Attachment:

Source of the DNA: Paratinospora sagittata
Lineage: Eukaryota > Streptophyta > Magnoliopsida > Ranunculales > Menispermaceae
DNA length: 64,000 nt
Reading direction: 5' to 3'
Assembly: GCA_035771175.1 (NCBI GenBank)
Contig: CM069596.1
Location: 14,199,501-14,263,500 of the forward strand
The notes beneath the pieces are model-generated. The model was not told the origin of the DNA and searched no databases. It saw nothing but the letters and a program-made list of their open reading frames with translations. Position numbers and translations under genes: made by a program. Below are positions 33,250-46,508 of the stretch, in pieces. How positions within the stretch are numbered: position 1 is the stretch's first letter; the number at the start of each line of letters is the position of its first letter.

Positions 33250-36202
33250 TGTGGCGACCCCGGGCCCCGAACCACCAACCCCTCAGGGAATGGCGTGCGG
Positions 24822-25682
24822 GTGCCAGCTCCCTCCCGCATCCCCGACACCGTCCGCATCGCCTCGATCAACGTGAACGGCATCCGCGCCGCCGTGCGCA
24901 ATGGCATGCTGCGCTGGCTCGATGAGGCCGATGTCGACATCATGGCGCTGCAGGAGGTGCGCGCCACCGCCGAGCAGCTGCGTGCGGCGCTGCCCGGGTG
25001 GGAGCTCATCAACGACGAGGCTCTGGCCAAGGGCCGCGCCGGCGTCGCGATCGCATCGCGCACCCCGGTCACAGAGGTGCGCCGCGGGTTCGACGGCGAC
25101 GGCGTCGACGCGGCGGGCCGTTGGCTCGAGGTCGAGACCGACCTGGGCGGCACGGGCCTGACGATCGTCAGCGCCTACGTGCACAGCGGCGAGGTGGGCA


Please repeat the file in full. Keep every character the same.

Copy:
Source of the DNA: Paratinospora sagittata
Lineage: Eukaryota > Streptophyta > Magnoliopsida > Ranunculales > Menispermaceae
DNA length: 64,000 nt
Reading direction: 5' to 3'
Assembly: GCA_035771175.1 (NCBI GenBank)
Contig: CM069596.1
Location: 14,199,501-14,263,500 of the forward strand
The notes beneath the pieces are model-generated. The model was not told the origin of the DNA and searched no databases. It saw nothing but the letters and a program-made list of their open reading frames with translations. Position numbers and translations under genes: made by a program. Below are positions 33,250-46,508 of the stretch, in pieces. How positions within the stretch are numbered: position 1 is the stretch's first letter; the number at the start of each line of letters is the position of its first letter.

Positions 33250-36202
33250 TGTGGCGACCCCGGGCCCCGAACCACCAACCCCTCAGGGAATGGCGTGCGG
Positions 24822-25682
24822 GTGCCAGCTCCCTCCCGCATCCCCGACACCGTCCGCATCGCCTCGATCAACGTGAACGGCATCCGCGCCGCCGTGCGCA
24901 ATGGCATGCTGCGCTGGCTCGATGAGGCCGATGTCGACATCATGGCGCTGCAGGAGGTGCGCGCCACCGCCGAGCAGCTGCGTGCGGCGCTGCCCGGGTG
25001 GGAGCTCATCAACGACGAGGCTCTGGCCAAGGGCCGCGCCGGCGTCGCGATCGCATCGCGCACCCCGGTCACAGAGGTGCGCCGCGGGTTCGACGGCGAC
25101 GGCGTCGACGCGGCGGGCCGTTGGCTCGAGGTCGAGACCGACCTGGGCGGCACGGGCCTGACGATCGTCAGCGCCTACGTGCACAGCGGCGAGGTGGGCA